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Showing posts from 2004

We Wish You A Merry Whatsit

T’is the season to be secular – and litigious.

In Kirkland, Washington, a high school principal this year refused to allow a production of Charles Dickens’ “A Christmas Carol” because Tiny Tim, the character in the tale who melts the stony heart of Scrooge, was incautious enough to pray, “God Bless everyone.”

The “G” word rarely has been in favor among secularist censors, and this year was no different.

On most occasions, one may expect an eruption of righteous anger when books are banned by school systems that object to ribald language or offensive messages. When Huckleberry Finn was dumped from libraries by timid administrators unnerved by the “N” word, a tortured cry went up from defenders of the First Amendment.

But not this time.

Florida and New Jersey school districts have banned Christmas carols altogether, perhaps fearing the litigious American Civil Liberty Union lawyer hiding under the school nurse’s bed.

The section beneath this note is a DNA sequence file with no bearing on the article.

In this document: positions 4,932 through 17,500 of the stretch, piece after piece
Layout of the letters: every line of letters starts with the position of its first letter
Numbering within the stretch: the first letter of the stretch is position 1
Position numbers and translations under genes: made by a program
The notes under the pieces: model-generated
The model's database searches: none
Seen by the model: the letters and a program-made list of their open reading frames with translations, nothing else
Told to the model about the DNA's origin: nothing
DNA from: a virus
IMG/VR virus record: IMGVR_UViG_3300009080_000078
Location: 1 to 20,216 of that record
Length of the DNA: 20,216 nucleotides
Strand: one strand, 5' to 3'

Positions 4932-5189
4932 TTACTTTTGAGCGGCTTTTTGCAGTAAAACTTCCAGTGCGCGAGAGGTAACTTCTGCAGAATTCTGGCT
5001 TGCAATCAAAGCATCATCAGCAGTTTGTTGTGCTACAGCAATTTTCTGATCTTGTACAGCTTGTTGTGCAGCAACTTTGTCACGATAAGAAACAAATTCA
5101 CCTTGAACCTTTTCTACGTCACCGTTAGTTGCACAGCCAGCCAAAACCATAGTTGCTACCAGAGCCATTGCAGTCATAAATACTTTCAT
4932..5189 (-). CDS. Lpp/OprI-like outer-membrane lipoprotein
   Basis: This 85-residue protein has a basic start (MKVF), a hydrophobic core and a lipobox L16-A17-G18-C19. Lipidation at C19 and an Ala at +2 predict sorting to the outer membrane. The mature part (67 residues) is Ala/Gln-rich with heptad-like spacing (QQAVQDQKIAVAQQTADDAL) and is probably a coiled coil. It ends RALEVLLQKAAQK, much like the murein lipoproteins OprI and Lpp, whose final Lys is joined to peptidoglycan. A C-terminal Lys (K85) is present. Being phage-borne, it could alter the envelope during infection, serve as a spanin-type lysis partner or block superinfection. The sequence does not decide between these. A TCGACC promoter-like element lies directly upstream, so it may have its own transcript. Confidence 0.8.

In Somerville Massachusetts, the mayor formally apologized to those …

Michael Ross, Governor Jodi Rell and Norman Patiss' Strange Delusion

Norman Pattis, a defense attorney in New Haven has weighed in on Governor Jodi Rell and the Michael Ross case.

What is it about the death penalty, other than its finality, that makes anti-death penalty proponents vacate their craniums when they begin to think about it?


“Michael Ross was sentenced to death almost two decades ago,” Pattis wrote in a recent op-ed column, “and his case has bounced through the court system for more than a decade.”


He almost got it right. The case has been dribbled through the court system by public defenders who, for twenty years after Ross had been prosecuted and found guilty of murdering four women, strung out the litigation through appeals over the objections of their client.